Similarly, the privatization of education in Egypt created a need for Western curricular and instructional materials, a steady market for Western-based and regional educational accreditation agencies, as well as a demand for Western teachers and educational leaders. With the establishment of a private system that concurrently benefits the interests of the Egyptian elite with Western educational corporations, the focus on addressing structural barriers and inequities within Egypt education becomes tokenized. Thus, as the experiences of the school principal in this paper suggest, educational leaders committed to social justice are perpetually met with systemic resistance.

Within a South African context, where the language of overthrowing apartheid conditions and creating a new democracy is the norm, interest convergence takes on an equally problematic context. Indeed, tourists to South Africa can embark on township tours that take those who pay into the heart of Black townships, as overloaded buses ride through undeveloped communities, celebrating how far South Africa has come. Yet these bus rides are often through neighborhoods without running water, by schools without operational toilets, and near classrooms that are ridiculously overcrowded. As Tshepiso argued, "The great compromise was that the world would use the word democracy to describe [South Africa] while the whites would keep our wealth and property."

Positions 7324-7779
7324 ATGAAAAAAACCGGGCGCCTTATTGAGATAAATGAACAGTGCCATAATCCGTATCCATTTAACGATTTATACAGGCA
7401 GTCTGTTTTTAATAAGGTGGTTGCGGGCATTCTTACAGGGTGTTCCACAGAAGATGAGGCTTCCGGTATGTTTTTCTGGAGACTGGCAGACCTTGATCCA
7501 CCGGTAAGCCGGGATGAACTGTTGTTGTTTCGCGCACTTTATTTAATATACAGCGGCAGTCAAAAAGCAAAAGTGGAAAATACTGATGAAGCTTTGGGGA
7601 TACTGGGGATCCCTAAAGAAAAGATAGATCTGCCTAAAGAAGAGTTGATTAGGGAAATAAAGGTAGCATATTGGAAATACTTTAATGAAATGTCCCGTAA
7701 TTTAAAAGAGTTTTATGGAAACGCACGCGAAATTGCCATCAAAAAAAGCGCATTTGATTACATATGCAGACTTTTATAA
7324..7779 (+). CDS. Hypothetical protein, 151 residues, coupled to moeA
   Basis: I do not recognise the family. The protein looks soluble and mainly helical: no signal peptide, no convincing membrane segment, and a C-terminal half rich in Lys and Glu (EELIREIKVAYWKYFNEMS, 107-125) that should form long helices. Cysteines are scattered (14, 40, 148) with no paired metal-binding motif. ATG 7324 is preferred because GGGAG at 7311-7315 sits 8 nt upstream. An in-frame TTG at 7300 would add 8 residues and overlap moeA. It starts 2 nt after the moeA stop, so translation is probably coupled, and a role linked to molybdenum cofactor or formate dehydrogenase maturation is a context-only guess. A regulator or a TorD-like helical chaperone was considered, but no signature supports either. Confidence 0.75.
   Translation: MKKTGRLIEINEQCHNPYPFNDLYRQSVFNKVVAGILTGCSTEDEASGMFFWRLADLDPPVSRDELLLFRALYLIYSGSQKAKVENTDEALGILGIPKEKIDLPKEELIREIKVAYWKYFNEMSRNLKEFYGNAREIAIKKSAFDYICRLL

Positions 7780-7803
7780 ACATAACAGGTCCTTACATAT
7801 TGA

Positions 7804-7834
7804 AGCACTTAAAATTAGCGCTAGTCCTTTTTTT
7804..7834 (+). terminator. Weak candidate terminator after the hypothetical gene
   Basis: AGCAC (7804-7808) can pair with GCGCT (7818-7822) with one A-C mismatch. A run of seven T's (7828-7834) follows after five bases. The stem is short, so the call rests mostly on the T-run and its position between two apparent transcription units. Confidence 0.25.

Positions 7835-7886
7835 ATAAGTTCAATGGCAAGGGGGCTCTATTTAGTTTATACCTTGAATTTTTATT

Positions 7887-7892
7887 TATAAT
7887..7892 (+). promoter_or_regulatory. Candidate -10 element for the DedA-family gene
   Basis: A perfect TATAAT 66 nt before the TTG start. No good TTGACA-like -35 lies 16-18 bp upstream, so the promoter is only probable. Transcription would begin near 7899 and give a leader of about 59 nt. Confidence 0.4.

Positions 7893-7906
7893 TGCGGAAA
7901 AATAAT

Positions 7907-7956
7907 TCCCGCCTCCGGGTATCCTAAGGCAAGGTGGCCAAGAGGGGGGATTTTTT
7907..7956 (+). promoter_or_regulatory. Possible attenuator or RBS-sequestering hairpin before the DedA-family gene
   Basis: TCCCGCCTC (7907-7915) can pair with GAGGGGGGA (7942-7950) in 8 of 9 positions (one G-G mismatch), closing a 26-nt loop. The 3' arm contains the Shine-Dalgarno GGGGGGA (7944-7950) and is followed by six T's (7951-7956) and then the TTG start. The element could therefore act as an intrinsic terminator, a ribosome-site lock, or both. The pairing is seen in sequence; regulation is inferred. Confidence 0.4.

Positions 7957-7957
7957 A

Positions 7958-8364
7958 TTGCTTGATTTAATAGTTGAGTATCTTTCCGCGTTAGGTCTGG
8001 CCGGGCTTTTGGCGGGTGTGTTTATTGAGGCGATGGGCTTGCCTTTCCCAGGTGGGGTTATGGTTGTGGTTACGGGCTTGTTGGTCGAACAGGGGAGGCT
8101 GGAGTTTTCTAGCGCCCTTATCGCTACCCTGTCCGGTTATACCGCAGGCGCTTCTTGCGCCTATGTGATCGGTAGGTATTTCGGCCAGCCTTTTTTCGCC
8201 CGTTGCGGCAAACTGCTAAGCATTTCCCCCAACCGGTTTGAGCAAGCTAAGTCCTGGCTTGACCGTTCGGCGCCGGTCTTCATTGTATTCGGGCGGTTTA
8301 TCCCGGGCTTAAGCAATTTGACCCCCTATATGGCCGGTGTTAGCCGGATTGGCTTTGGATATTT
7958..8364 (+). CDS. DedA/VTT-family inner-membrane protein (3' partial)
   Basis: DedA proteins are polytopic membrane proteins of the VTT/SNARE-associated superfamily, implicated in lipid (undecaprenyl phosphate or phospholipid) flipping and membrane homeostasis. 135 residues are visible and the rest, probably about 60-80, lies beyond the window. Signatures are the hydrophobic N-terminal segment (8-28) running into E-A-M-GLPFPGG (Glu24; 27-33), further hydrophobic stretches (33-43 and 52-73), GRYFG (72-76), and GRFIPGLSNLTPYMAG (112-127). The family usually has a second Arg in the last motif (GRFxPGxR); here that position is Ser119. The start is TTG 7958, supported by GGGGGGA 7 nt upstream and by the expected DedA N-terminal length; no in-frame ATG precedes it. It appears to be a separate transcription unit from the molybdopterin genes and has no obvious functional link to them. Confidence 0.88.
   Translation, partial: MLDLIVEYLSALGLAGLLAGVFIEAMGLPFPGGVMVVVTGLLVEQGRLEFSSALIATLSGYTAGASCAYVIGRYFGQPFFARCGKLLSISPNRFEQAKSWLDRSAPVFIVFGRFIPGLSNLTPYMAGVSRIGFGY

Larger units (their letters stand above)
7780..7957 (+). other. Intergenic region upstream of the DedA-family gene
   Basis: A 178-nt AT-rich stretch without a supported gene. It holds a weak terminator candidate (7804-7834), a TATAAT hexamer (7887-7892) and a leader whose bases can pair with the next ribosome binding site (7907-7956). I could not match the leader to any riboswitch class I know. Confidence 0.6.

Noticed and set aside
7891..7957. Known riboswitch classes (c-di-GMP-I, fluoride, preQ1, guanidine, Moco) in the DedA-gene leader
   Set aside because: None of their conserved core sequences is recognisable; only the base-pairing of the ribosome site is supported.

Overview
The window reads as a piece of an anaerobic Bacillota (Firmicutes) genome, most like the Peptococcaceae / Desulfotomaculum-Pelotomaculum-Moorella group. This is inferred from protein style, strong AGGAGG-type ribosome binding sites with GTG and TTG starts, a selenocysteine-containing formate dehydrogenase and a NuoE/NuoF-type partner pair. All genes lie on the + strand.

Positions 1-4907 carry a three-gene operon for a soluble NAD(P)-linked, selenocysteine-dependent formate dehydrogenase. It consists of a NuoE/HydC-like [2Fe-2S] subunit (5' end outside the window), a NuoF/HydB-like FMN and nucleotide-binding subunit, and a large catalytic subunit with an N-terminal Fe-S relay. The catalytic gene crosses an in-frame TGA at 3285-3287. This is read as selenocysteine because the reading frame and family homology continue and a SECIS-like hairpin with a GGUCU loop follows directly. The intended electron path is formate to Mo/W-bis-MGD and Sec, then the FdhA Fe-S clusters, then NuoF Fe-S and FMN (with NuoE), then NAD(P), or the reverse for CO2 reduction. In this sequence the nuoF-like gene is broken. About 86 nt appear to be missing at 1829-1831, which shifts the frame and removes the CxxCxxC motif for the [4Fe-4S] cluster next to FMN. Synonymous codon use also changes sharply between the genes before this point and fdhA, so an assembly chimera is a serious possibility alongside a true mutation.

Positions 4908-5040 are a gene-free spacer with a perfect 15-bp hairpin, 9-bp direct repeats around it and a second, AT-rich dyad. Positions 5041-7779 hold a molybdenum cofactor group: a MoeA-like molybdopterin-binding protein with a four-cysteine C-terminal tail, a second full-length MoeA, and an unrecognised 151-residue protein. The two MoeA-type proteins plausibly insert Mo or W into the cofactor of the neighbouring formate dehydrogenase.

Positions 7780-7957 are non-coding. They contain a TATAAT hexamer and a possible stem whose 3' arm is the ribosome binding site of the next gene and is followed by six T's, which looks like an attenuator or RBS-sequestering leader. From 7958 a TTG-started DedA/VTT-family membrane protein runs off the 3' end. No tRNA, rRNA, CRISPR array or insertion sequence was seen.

Saving South Africa, then, became a commodity, a global need for the United States and the Western World to address. Yet the help offered is often seen, as Mabizela and Tshepiso argue, as the problem. Rather than being able to develop multilingual curricula that address the concrete survival needs of South Africa's black township residents (including malnutrition, lack of adequate shelter, running water, or electricity, and related public health travesties including tuberculosis and AIDS), educational leaders are tasked with implementing Western-framed curricula and then tested using Western framed assessments. All this help can only occur if South African townships remain impoverished, for if Black educators are allowed, indeed empowered, to transform the purpose of schooling, the scope, mission, and operation of schools, the reliance upon White Western curricular and educational frameworks would diminish.